Officials Say Robin Williams' Death was by Hanging - Valley News Live - KVLY/KXJB - Fargo/Grand Forks

Officials Say Robin Williams' Death was by Hanging

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(NBC) -- We are learning more about the suicide of legendary comedian and actor Robin Williams, as his friends and fans try to come to terms with his death.  A memorial is growing outside his home and at other areas, tied to the legendary entertainer, across the country. As investigators, along with so many who knew him, or fans felt like they did from his work, all search for answers.

A day later, the shock of William's death is starting to give way to the realization that the man who made the world smile, ultimately, could not escape the dark sadness he felt inside.

"He was just so giving, so amazing, and we are all shocked, I mean  you never know the depth of depress," says fan Ed Attenasio.

On Tuesday, investigators confirmed that William's death was a suicide.

"The preliminary results reveal supporting signs that Mr. Williams' life ended due to asphyxia due to hanging," explains Lt. Keith Boyd, Assistant Deputy Chief Coroner.

Authorities won't know if drugs played a role in his death until toxicology reports are completed.  We know he was found shortly before noon Monday and that his wife last saw him the night before in their home.

Officers won't say if there was a suicide note, but it's what Williams did leave behind that so many are clinging to right now.  A legacy of iconic films, television shows, and outrageous stand-up routines. "He's someone who touched so many different people over so many decades and so many different kinds of projects," said Dave Karger, Chief Correspondent at Fandango.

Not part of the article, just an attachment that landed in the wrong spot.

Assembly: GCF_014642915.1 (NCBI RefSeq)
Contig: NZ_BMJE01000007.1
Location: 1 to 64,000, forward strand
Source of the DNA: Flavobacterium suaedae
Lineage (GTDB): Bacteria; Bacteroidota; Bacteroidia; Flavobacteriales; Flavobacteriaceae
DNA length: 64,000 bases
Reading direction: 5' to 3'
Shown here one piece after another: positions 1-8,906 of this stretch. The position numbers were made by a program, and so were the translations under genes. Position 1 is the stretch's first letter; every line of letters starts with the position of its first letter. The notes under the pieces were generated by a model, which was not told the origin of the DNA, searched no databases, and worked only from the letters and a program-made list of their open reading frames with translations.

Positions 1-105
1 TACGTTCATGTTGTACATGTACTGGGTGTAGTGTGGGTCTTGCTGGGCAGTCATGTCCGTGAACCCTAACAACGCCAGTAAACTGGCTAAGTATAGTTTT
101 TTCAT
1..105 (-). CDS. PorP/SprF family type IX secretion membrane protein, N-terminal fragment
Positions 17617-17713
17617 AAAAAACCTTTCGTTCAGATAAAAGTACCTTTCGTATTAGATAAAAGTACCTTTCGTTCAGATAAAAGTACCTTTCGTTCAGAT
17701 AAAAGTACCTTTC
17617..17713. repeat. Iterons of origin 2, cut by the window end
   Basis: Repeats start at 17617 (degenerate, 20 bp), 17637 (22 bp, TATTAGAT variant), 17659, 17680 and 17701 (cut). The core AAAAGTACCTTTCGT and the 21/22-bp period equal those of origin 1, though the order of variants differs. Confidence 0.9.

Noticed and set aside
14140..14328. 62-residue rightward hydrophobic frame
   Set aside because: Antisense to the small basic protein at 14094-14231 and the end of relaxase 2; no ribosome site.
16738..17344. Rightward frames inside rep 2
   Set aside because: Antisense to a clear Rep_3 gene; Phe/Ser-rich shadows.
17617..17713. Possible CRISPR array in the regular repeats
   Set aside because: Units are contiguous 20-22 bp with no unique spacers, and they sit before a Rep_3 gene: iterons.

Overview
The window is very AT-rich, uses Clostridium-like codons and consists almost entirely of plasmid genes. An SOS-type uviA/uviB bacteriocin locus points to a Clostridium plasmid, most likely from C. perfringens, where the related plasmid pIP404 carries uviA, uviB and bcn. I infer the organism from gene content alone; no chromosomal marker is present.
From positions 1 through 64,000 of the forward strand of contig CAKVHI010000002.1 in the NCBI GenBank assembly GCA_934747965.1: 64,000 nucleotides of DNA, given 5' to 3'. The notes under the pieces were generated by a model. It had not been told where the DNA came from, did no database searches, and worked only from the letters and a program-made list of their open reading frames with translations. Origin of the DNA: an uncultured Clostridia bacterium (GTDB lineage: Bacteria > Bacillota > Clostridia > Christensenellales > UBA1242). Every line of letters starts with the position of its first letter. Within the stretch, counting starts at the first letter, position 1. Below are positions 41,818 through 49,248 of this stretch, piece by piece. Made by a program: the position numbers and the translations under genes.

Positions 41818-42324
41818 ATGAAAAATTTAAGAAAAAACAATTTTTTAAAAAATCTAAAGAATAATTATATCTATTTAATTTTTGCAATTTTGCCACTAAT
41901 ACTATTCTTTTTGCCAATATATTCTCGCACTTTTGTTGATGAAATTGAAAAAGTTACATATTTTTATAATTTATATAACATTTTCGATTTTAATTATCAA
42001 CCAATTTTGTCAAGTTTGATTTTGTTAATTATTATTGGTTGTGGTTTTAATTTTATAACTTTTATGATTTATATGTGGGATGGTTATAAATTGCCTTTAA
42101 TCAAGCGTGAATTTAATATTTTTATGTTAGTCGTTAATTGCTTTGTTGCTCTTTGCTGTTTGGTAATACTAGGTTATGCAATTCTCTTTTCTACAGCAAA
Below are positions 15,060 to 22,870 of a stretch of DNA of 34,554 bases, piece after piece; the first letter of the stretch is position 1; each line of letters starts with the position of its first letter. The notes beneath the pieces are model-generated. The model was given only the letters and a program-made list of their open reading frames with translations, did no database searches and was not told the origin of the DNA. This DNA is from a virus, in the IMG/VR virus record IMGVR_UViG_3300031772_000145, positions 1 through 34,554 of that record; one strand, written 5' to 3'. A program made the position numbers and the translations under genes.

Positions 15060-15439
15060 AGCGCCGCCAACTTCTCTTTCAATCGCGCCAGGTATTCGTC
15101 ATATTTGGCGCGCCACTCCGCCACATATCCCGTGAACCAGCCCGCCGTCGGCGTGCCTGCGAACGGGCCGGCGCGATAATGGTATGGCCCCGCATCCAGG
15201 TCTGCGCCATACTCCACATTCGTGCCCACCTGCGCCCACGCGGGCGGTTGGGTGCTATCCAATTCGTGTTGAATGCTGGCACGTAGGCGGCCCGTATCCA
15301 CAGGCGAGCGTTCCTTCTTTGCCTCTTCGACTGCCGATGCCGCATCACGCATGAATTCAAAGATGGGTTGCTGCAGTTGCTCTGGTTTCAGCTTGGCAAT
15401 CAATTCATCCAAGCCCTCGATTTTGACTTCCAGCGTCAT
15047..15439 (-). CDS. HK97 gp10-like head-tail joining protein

His unique sense of humor and timing, his compassion, revealing a piece of Williams' soul and touching the souls of millions around the world, who are now drawn to the places that he made special to honor and remember a legendary entertainer, gone to soon.

"He was a beautiful soul, a brilliant mind and he could make us double over with laughter when he were sad," says fan Barbara Nagle.

A sadness that lingers, now that the man who made so many laugh has suddenly left the stage.  The coroner's office announced Tuesday they have released William's body to his family.  There has been no word of when or if there may be a memorial or funeral service. 


(CNN) --  Robin Williams, who first made America laugh and eventually touched "every element of the human spirit" in a remarkable range of performances -- died at his Northern California home Monday, law enforcement officials said. Williams apparently took his own life, law enforcement officials said. He was 63.

 "He has been battling severe depression of late," his media representative Mara Buxbaum told CNN. "This is a tragic and sudden loss. The family respectfully asks for their privacy as they grieve during this very difficult time."

 Coroner investigators suspect "the death to be a suicide due to asphyxia," according to a statement from the Marin County, California, Sheriff's Office.

 Williams married graphic designer Susan Schneider in Napa Valley, California, ceremony in October 2011. Schneider sent a written statement to CNN through the representative.

 "This morning, I lost my husband and my best friend, while the world lost one of its most beloved artists and beautiful human beings. I am utterly heartbroken.

 "On behalf of Robin's family, we are asking for privacy during our time of profound grief. As he is remembered, it is our hope the focus will not be on Robin's death, but on the countless moments of joy and laughter he gave to millions."

 Word of Williams' death stunned the entertainment community and beyond Monday.

 President Barack Obama's statement sent from the White House summed it up: